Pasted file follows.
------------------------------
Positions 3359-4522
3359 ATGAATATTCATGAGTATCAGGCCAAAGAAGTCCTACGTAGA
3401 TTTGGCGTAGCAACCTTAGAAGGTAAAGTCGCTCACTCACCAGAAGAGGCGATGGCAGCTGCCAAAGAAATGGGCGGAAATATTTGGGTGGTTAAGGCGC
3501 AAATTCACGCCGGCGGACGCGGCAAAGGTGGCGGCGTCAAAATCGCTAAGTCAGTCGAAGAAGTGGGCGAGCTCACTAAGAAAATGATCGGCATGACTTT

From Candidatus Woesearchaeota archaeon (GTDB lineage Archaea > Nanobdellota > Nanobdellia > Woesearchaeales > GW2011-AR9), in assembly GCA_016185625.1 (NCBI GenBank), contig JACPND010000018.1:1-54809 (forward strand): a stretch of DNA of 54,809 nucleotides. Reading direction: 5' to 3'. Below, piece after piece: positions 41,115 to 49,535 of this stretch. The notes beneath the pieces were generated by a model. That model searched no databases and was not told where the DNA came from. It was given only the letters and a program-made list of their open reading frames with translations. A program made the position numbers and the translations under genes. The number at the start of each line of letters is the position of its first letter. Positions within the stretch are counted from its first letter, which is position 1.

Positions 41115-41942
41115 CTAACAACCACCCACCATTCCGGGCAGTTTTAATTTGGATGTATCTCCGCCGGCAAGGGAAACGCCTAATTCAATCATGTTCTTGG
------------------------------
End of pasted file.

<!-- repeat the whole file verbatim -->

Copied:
Positions 3359-4522
3359 ATGAATATTCATGAGTATCAGGCCAAAGAAGTCCTACGTAGA
3401 TTTGGCGTAGCAACCTTAGAAGGTAAAGTCGCTCACTCACCAGAAGAGGCGATGGCAGCTGCCAAAGAAATGGGCGGAAATATTTGGGTGGTTAAGGCGC
3501 AAATTCACGCCGGCGGACGCGGCAAAGGTGGCGGCGTCAAAATCGCTAAGTCAGTCGAAGAAGTGGGCGAGCTCACTAAGAAAATGATCGGCATGACTTT

From Candidatus Woesearchaeota archaeon (GTDB lineage Archaea > Nanobdellota > Nanobdellia > Woesearchaeales > GW2011-AR9), in assembly GCA_016185625.1 (NCBI GenBank), contig JACPND010000018.1:1-54809 (forward strand): a stretch of DNA of 54,809 nucleotides. Reading direction: 5' to 3'. Below, piece after piece: positions 41,115 to 49,535 of this stretch. The notes beneath the pieces were generated by a model. That model searched no databases and was not told where the DNA came from. It was given only the letters and a program-made list of their open reading frames with translations. A program made the position numbers and the translations under genes. The number at the start of each line of letters is the position of its first letter. Positions within the stretch are counted from its first letter, which is position 1.

Positions 41115-41942
41115 CTAACAACCACCCACCATTCCGGGCAGTTTTAATTTGGATGTATCTCCGCCGGCAAGGGAAACGCCTAATTCAATCATGTTCTTGG